Vattenfall: Article 16 ECT as a Simple Route to Jurisdiction
The arbitrators notably accentuate Article 16 ECT, which states that no provisions concerning the subject matter of Part III or V of the ECT in prior or subsequent international agreements between two or more parties to the ECT shall be construed to derogate from i.a. Article 26 ECT, where the provision in the ECT is more favourable to the investor or investment. If EU law were to prohibit arbitration, says the tribunal, it would concern the same subject matter as Article 26 ECT, the latter allowing for arbitration and thus being “more favourable to the Investor” in terms of Article 16 ECT. Article 16 ECT would thus require Article 26 ECT to prevail. Article 16 ECT is identified by the arbitrators as “a simpler and clearer route to the answer to the jurisdictional challenge” than other reasons provided. Similarly, but slightly less prominently, the tribunal in Masdar Solar v Spain also relied on Article 16 ECT (cf. para. 332 of the Masdar award).
The arbitrators do not see a conflict between Article 26 ECT and Articles 267, 344 TFEU, but remark obiter dictum that even if such a conflict existed, EU law would not prevail over the ECT, applying a variety of conflict rules – lex posterior pursuant to Article 30(4)(a) VCLT, modification of the ECT in light of Article 41(1) VCLT, or lex specialis with a view to Articles 16 ECT and 351 TFEU. Returning to Article 16 ECT, the tribunal considers the provision to be lex specialis, once more concluding that “Article 16 poses an insurmountable obstacle to Respondent’s argument that EU law prevails over the ECT”. This view is not effectively countered by arguing that Article 16 ECT is not a suitable conflict rule because it is itself part of one of the conflicting regimes. The (general) public international law rule enshrined in Article 41 VCLT, limiting the cases in which multilateral agreements can be bilaterally modified, leads to the same result and reinforces the effectiveness of Article 16 ECT.1)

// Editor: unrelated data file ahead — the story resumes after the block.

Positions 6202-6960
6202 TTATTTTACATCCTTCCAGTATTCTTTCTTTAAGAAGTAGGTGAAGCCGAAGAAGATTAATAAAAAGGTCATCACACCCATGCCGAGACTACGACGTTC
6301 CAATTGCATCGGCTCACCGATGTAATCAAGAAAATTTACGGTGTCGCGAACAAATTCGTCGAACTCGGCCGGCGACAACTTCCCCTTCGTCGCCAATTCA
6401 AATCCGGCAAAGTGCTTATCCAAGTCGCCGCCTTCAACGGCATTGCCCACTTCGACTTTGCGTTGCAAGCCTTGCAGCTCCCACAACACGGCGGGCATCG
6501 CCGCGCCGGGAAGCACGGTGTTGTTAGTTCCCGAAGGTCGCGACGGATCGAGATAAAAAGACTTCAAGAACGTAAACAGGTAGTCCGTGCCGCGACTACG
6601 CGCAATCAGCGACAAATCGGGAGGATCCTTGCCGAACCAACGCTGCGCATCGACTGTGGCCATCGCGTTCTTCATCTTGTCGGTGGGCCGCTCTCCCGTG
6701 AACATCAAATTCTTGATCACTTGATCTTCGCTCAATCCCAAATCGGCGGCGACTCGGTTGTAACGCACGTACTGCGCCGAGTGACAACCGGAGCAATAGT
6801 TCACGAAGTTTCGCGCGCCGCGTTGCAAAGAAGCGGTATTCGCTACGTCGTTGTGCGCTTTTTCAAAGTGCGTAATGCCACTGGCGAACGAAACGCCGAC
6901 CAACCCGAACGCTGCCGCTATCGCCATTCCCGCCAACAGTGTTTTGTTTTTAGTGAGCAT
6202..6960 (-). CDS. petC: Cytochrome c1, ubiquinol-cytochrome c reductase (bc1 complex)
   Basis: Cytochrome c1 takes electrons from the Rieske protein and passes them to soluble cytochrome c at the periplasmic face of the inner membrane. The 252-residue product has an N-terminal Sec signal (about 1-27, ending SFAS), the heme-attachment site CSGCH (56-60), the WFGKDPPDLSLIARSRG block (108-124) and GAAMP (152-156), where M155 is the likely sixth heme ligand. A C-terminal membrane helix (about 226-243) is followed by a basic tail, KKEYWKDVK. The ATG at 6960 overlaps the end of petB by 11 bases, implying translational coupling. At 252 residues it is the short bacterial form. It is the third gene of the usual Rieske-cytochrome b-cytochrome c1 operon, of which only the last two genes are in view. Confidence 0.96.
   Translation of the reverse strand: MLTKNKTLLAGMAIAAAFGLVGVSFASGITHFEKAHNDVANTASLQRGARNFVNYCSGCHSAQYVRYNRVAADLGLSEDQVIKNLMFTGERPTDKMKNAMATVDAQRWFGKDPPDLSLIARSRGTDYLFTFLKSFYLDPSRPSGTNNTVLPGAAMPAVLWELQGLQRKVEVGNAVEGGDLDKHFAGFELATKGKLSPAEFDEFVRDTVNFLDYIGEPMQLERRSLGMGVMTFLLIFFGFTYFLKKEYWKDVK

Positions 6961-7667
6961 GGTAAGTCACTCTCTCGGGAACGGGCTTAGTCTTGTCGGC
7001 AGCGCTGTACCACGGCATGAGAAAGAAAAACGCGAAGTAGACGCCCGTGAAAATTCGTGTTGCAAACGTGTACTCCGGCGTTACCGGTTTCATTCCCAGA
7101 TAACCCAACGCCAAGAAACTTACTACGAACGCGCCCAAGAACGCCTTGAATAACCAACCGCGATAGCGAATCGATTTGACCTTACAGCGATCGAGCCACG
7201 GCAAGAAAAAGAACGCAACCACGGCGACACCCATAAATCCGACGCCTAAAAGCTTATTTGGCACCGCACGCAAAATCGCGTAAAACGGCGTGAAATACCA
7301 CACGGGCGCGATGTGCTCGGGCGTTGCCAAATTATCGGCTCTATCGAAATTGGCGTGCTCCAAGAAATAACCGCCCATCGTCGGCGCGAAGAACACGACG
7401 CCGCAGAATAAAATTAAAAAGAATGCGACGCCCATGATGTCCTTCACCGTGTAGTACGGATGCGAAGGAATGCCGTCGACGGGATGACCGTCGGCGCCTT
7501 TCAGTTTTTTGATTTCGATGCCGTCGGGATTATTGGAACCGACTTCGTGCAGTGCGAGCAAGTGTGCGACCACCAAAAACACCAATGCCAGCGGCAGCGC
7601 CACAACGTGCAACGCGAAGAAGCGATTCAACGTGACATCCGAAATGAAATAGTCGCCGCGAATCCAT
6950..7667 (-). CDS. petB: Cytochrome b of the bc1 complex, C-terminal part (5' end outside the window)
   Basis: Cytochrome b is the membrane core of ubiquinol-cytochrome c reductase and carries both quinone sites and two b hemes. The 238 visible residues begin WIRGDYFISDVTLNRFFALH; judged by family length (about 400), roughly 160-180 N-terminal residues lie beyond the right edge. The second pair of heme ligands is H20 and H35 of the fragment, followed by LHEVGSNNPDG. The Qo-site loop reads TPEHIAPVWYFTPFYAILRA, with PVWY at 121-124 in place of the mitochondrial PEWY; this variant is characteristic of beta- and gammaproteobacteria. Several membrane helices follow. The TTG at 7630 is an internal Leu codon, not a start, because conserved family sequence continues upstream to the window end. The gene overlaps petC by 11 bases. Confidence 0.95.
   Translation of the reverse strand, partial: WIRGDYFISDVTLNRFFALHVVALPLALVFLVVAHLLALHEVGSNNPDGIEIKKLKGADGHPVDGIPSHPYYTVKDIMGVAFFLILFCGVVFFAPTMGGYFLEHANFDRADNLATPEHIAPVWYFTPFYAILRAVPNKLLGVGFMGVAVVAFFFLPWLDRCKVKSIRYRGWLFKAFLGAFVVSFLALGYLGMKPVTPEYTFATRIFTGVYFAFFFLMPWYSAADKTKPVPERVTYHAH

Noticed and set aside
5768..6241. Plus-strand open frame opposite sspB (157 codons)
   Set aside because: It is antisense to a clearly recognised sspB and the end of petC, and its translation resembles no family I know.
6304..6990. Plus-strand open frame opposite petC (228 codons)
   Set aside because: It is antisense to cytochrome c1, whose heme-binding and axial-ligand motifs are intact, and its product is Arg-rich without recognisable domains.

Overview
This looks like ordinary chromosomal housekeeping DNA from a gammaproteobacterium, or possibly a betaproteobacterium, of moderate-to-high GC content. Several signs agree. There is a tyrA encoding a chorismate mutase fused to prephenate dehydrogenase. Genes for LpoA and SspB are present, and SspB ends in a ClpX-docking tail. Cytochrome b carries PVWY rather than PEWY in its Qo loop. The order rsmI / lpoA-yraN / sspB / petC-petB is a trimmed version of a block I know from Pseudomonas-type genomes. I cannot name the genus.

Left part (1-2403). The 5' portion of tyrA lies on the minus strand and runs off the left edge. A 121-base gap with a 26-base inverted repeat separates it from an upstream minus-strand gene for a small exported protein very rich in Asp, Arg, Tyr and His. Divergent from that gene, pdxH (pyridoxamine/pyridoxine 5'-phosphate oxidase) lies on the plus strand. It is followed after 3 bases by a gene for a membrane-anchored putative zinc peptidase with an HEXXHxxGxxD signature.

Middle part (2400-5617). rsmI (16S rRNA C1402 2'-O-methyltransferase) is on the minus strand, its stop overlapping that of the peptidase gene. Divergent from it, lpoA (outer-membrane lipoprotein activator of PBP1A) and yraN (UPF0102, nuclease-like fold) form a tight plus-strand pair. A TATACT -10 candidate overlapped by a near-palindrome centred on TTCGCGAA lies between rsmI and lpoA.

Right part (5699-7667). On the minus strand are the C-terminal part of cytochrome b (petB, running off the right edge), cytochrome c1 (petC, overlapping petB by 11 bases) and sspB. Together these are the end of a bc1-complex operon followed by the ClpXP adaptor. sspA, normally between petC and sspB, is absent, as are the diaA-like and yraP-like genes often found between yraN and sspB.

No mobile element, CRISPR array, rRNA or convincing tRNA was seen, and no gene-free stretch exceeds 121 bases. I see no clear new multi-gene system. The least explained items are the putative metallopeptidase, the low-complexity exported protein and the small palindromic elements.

Additionally, the tribunal emphasises that it sees a critical role with drafters to define the scope of the obligations established by the investment treaty. In case of the ECT, there was ample opportunity to carve out intra-EU claims, since it “would have been a simple matter to draft the ECT so that Article 26 does not apply to disputes between an Investor of one EU Member State and another EU Member State as respondents. That was not done”.
Tribunals still grappling with the intra-EU question, especially those in ECT cases, are certain to pay great attention to the carefully crafted Vattenfall decision. Its reasoning may well serve as a blueprint for further decisions and awards in similar cases.
Reading the CJEU’s judgment side-by-side with the Vattenfall decision puts the spotlight on the starkly different perspectives from which the EU institutions and international arbitral tribunals look at the issue. The CJEU’s principal task is to interpret and ensure the primacy of EU law, whereas arbitral tribunals are obliged to put into effect the mutual obligations of states under their respective investment treaties. These distinct viewpoints necessarily shape reasoning and methodology of the different actors: The CJEU relies on principles of EU law, whereas arbitral tribunals base their decisions on public international law. For intra-EU ISDS, this has resulted in norm conflicts that are now paid for by states and investors alike.
The issue remains in flux: In the context of an action to annul an ECT award at the Svea Court of Appeal (SCC Case No. 063/2016, Novenergia v Spain), Spain has asked the Swedish court to seek a preliminary ruling on the ECT’s compatibility with EU law from the CJEU. Such decision would bring clarity with respect to the CJEU’s position on the multilateral treaty. In parallel, on the other side of the Atlantic, the US District Court of the District of Columbia is called to decide on Spain’s motion resisting enforcement of the Novenergia award based on Achmea. Beyond a “thumbs up” or “thumbs down” for the ECT, one may curiously expect a ruling on the public international law implications of the overlap between EU law and (other) public international law when it comes to intra-EU investment protection.